I have made a list now and am working on finishing it of all the meals that I can throw together last minute in case I don’t have a freezer meal ready to go. Having the list makes it brainless. Just look at the list. No brain thinking required LOL

    Oh and also, I try to double or triple at least one or two (or more) easily doubled meals per week for the freezer while I am making the meal to eat. Takes very little extra time.

  6. Great post! I’ve been keeping up with your blog lately, and it’s fun to see other women who are doing similar things. It’s affirming really.

    My meal plans are very similar to yours, and it varies with seasons. We’ve just started a NEW season that seems to be much slower.

    After you reviewed ListPlanIt, I was hooked. My hubby gave me the go ahead to get my own membership. It’s great to see how you utilize the menu plan portion of it. Can’t wait to see what works for me!
    .-= Leigh Ann´s last blog ..Fun in the Snow =-.

  7. I just started trying something that I hope is going to work, it’s really helped already. I sat down and put together a basic dinner plan of 5 weeks. All it is is dinner themes, chicken, beef, soup, pasta, pizza, mexican, chinese, ethiopian….all the fun stuff we like to eat. It’s very general, but it gives me a direction for the evening meal and still allows creativity 🙂

  8. I try to plan weekly menu’s as well. I started doing it when I had 2 toddlers and was pregnant again.

    These days, we belong to a CSA so meal planning is harder in the summer since I don’t know what vegetables I have to work with until Thursday. And then I don’t know whether I’ll have bushels of tomatoes or corn to put up either.

    But having some sort of plan is so helpful. It keeps us from making last minute decisions about dinner or spending excess money on take out. And I think it’s easier to look for recipes when I want to try something new when I’m not panicked about dinner in 30 minutes!
    .-= Noelle´s last blog ..vacation pictures =-.

  9. I recently finished planning out 3 months of meals. I am so glad I did. It definitely makes my life easier. A few things that have helped me with meal planning:

    1. Making a list of anything I can make with chicken (enchiladas, soup, salad), then I move onto ground beef (spaghetti, meatloaf, meatballs, etc.), then fish, and so on. One can easily come up with 100 meals!

    2. Have a “theme” for certain nights of the week. We have breakfast one night a week and also pizza & salad night.

    3. Make double batches of meals and freeze!!

  10. I get a produce box from the farmers each week so planning more than a week ahead is not feasible. We eat what is in season and available that week. However, I’ve found that they publish the contents the night before on their website. I’m using this to help plan before going to pick up the box – that way I can round it out at the grocery store.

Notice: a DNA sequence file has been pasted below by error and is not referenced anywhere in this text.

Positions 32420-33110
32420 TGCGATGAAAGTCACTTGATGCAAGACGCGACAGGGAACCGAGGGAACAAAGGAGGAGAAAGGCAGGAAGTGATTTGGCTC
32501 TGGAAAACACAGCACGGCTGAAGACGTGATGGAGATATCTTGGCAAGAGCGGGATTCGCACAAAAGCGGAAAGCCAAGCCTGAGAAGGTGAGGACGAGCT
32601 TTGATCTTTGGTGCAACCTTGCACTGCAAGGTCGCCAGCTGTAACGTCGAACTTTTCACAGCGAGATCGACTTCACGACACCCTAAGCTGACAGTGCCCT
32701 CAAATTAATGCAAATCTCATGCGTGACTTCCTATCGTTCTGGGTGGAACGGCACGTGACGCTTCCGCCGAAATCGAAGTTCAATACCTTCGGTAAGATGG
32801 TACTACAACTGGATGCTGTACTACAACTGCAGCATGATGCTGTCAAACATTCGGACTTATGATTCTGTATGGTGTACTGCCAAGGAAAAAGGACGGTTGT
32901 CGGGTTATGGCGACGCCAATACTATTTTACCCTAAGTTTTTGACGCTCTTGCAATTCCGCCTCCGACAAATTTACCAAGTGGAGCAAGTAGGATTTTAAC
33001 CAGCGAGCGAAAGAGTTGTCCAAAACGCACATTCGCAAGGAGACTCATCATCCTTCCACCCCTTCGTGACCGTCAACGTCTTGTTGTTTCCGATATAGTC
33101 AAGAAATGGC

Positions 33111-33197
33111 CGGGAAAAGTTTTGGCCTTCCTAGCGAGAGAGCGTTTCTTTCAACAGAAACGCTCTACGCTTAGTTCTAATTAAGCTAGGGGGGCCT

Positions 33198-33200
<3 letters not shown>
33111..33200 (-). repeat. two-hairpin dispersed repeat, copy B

.-= Amy @ River Rock Cottage ´s last blog ..Multitude Monday #40-#47 =-.

  11. I tend to plan that we will have the same thing for breakfast for a week (usually beef mixed with eggs, fried potatoes, sometimes gluten-free muffins, fruit, etc.), and the same thing for lunch all week. We spend a lot of time cooking on Sunday and putting away the food for the week. Then I plan only dinners (and lunches on the weekends). It saves me time and it works most of the time. Occasionally I get bored at lunch and I use up something in the pantry. I’d like to hear more about your current diet because we are attempting to follow GAPS and it’s so easy for my husband and daughter but so hard for me. Why are you following it? What do you eat?
    .-= Kate´s last blog ..Mama Cloth =-.

  12. I try to take my daily/weekly schedule into account when I make out my monthly menu plan. For example, I have two days a the week (regularly) that require me to be away from home, so I have it planned to either use the crockpot or have leftovers on those days. I also know that I am usually home and seem to be feeling nestled in on Saturdays, so I like to do a slow cooked meal or one that requires extra steps on those days.

    When I first heard about people making a monthly menu out, I thought it was crazy….but about 2 years ago, I realized I was no longer enjoying cooking, because I couldn’t decide what to make last minute, or didn’t have the appropriate meat thawed, etc. so I decided to give it a try. Menu planning has helped reduce stress and has also minimized the time I spend pacing around and opening the freezer and cabinet doors while trying to decide what to make!

  13. This 21 meal list is really great idea, I sometimes just forget good foods.
    I will make a list and then slowly lengthen it.

    Only new to a meal planning

  14. I’m working on something similar to keep me organised myself… I LOVE that you are ok with changing things around etc… I always feel slightly bummed that my nicely printed and written menu plan gets all messed up, but you are so right.. it is supposed to work for me not look pretty!

    .-= katepickle´s last blog ..Once a Month Scrapping – Februrary! =-.

  15. i have been meal planning since before we were married (now almost 5 years ago). 90% of the time it has been very helpful and budget savvy, but sometimes being a chef gets the better of me and I go on a splurge. It is the only way to go if you want to manage more of your food intake.

  16. Stephanie,
    Any possibility of you sharing those 21 recipes? My biggest obstacle to recipes and menu planning is always that I do not have a repetoire of recipes that we eat regularly. I have to find something in a cookbook or wherever and then try it. So many of them are not good enough to do again. I want to tap into someone else’s tried and true recipes but it’s hard since not that many people eat the way we do. . . So just an idea for another post 🙂

    1. @Theresa, I’d actually like to re-do my 21 recipes, since I find that our tastes and favorites change over time and I made this list quite a while back. Plus, we’ve just gone back on a grain-free diet for the next several months. But, if you look here, you can see the list up close to see the recipes I’ve included.
      Quite a few of them are on my site, under Recipes (
      A few others, like Bierocks (I think she calls it Beef and Cabbage Filling) and Crockpot Chicken Quinoa are from The Nourishing Gourmet blog.
      Hope that helps a little!

  17. Good info. Lucky me I recently found your website by accident (stumbleupon).
    I have book-marked it for later!